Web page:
Rule for a third slasher movie: Cameos are lame and desperate if the person isn’t being killed. Scream 3 has a lot of them. As such, yes, this one is quite lame and quite desperate.
This was not a smooth production, undergoing rewrites and ditching former series writer Kevin Williamson for newcomer Ehren Kruger. The styles are vastly different, Kruger gunning for the typical Hollywood summer movie approach (he’s also responsible for the Transformers sequels, and you can see it here), Williamson far more subtle. Maybe Scream 3 was meant to be broader, the law of diminishing returns meaning you need to widen the potential audience. What that does is grab the heart of this franchise, stab it, throw it to the ground, and step on it.
Scream 3 turned into a riff on all of Hollywood, not a simple genre. The second film, while still broadening the horizons, stuck to its guns. This trilogy maker just seems to throw its hands up as it seeks out any worthwhile ideas. About the only cool thing the third Scream brings to the table is the killer’s methods, picking up on a script for the upcoming in-movie Hollywood retelling Stab 3. That’s the way the victims are chosen, although this one is quite the cheater. He doesn’t have one voice but many, breaking a tradition.
Maybe the series died with Randy (Jamie Kennedy) in Scream 2, here forced into the movie in the clunkiest way possible. His never before seen or mentioned sister makes a single scene appearance to deliver the rules of the trilogy via Randy’s tape recording. The movie’s tone is already gone at that point, so maybe it doesn’t matter anyway. Kruger’s script is half-hearted and overly comedic, again that whole “lack of subtlety” coming back to clamp this one down.
Scream 3 still has energy, the chase sequences are fun, and the bumbling killer remains enjoyable. It’s not a total wash, and the Jenny McCarthy cameo is close to capturing what made the first two work. Oh, and for the record, making Scream 4 completely ruined the ending here which if nothing else, was a great send off. Thanks for nothing.
It’s funny that each each of these Blu-ray releases have a completely different grain structure from the others. The first film appeared mushy, the second overly compressed, and this one all-around unnaturally perky. There’s no cleanliness to Scream 3, this one not avoiding the troubles that plagued the predecessors, but the grain is unique. It swarms everything, bright white objects like paper, houses, cars, etc. look like they’re being assaulted by gnats.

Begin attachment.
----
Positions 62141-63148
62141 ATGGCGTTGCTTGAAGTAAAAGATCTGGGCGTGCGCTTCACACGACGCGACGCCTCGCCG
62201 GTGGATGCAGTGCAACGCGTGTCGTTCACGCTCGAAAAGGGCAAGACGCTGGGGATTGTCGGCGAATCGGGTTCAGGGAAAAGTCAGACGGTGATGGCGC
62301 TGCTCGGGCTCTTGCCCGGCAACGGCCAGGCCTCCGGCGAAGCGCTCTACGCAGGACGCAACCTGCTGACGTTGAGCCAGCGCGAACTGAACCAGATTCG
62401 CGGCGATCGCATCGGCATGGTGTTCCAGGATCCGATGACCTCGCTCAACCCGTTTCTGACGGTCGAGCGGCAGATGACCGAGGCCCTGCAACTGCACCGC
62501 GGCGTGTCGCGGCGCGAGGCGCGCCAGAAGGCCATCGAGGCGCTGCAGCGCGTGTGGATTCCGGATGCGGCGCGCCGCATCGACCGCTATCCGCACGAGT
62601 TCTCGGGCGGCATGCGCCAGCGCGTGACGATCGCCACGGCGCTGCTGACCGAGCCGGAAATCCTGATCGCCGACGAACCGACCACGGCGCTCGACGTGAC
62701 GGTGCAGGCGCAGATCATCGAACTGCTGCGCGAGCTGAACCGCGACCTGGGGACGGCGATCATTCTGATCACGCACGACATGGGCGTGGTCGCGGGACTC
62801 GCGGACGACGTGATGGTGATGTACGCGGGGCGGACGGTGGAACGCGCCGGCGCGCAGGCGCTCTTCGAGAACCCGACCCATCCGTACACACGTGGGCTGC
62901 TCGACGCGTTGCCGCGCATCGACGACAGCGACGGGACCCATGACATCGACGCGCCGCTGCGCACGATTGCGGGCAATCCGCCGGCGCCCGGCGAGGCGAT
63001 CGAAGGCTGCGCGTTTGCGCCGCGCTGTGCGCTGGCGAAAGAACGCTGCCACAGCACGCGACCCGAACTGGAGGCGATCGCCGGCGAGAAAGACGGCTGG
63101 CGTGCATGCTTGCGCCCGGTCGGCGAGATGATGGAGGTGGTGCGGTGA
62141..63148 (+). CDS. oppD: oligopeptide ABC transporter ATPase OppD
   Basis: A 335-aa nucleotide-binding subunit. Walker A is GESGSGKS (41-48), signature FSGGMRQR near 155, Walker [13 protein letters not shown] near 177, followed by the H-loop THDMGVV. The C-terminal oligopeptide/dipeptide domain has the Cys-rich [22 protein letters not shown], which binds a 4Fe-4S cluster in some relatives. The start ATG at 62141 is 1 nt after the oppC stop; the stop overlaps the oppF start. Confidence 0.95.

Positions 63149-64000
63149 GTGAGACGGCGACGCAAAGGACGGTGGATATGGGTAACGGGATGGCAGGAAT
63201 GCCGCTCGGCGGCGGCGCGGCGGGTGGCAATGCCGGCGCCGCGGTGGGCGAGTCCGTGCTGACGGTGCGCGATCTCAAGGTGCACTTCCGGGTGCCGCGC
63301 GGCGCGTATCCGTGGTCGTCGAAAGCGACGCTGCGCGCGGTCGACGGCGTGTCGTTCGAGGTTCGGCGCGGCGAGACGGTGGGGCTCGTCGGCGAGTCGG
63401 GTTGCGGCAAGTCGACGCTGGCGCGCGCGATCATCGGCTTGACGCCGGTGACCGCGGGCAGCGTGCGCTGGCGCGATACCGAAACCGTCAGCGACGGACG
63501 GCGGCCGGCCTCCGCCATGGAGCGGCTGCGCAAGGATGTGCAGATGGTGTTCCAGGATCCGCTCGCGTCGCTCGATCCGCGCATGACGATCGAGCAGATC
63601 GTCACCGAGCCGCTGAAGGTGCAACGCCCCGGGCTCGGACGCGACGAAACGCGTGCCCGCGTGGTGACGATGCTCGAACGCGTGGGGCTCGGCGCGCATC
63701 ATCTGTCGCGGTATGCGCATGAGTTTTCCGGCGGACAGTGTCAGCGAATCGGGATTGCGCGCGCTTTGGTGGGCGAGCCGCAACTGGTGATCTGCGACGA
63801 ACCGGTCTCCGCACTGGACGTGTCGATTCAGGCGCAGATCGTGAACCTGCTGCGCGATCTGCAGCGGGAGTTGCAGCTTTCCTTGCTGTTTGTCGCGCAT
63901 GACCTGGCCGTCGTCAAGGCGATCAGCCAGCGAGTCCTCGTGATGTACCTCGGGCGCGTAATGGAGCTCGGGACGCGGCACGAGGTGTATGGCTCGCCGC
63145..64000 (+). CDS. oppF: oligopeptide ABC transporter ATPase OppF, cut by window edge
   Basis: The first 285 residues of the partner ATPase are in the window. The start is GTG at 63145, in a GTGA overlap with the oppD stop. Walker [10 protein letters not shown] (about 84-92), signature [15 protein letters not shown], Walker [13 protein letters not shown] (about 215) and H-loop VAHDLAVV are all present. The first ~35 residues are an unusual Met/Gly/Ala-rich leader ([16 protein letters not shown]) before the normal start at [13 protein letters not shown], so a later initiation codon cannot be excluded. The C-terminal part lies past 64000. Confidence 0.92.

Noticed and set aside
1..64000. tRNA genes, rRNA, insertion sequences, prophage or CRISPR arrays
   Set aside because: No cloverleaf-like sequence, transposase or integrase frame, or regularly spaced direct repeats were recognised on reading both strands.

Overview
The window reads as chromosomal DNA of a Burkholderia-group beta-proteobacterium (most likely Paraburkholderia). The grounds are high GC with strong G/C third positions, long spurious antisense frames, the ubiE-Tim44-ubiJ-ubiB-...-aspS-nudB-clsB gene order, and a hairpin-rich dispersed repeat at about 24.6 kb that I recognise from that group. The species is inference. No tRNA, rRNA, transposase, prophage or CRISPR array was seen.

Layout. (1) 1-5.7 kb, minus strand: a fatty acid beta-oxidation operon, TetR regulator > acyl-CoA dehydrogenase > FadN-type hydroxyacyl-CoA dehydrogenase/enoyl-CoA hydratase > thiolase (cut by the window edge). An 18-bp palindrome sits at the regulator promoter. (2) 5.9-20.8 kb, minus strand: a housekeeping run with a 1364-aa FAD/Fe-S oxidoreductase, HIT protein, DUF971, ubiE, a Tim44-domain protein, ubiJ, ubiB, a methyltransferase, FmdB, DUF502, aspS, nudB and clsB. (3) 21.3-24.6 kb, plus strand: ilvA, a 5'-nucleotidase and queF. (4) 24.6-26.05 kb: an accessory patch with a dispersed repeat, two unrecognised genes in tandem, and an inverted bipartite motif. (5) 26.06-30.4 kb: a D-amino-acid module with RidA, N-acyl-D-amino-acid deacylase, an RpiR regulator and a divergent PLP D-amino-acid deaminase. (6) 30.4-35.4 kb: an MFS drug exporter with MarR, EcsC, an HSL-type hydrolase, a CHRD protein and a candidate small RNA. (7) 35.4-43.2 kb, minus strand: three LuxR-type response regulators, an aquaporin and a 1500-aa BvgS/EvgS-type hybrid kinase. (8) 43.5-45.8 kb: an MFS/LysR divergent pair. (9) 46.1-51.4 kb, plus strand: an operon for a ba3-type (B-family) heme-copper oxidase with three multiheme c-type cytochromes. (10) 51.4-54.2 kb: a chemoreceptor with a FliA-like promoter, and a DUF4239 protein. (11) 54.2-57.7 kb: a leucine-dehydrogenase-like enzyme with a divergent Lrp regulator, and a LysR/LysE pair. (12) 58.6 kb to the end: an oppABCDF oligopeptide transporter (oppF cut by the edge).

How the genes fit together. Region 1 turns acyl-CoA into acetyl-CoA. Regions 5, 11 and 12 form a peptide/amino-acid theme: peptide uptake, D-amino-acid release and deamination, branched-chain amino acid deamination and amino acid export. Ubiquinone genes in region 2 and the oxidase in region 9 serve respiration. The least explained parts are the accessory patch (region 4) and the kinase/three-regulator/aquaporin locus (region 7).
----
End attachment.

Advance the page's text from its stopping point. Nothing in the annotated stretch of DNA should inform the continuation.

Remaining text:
It’s of course the sharpening yet again at work, leaving halos all over the place with no reservations as to where or when. Maybe the edge enhancement is the least intrusive here overall because the film is so dark, benefiting from the same black levels to hide obnoxious outlines. This is probably the darkest of the three movies currently available, so it’s a winner by default (and that’s still not saying much).
Colors remain overdone, Gale (Courtney Cox Arquette) first appearing in a red dress that sets the screen on fire, and not in a positive way. That thing is bleeding all over the place. Primaries are still a mess, and flesh tones pitiful. They range from ghastly to burnt sienna and with little to no correlation to the scene they’re in. This is yet another Scream transfer that looks like it was mastered back around the time it was released, not that the expectation was any different by this point.
The three originals are at least consistent when presenting facial detail, close-ups here remaining firm and a little harsh. Fine object detail at a distance is still a hi-def disaster, existing on some other planet from the close-ups. Facial definition should count for something, and if that has to be the minor positive we take away from these three releases, so be it.
Four years in technology is an eternity, and it certainly benefited Scream 3. The sound design is significantly wider and busier. There are numerous instances of positional voices panning around, Sidney (Neve Campbell) reminiscing about the first movie’s events at 1:03:40, swirling dialogue surrounding her and the viewer. The whole thing repeats itself a few minutes later.
The first explosion of the series happens here, a house going up in flames while the surrounds capture an effective, pleasing debris field. What’s missing is any satisfying bass, and that’s really the case with the entirety of this DTS-HD track. The low-end seems lost and forgotten, guns firing, people slammed into things, crashing through doors and more, none of it offering a substantial bump… or any bump at all.
Fidelity has certainly improved, the score offering better dynamics than any did previously. Music is richer, and in a little better balance so those numerous jump scares aren’t quite as forceful, but natural. Dialogue follows the same pattern.
Wes Craven returns for another commentary, the crew from the second following, producer Marianne Maddalena and editor Patrick Lussier. Some awful looking deleted scenes run 13-minutes, separated from an additional 10-minutes worth of an alternate ending. Both of those come with an optional commentary. Some amusing outtakes is followed by a behind-the-scenes montage that covers all three films in just six minutes. A music video and a stack of trailers are left.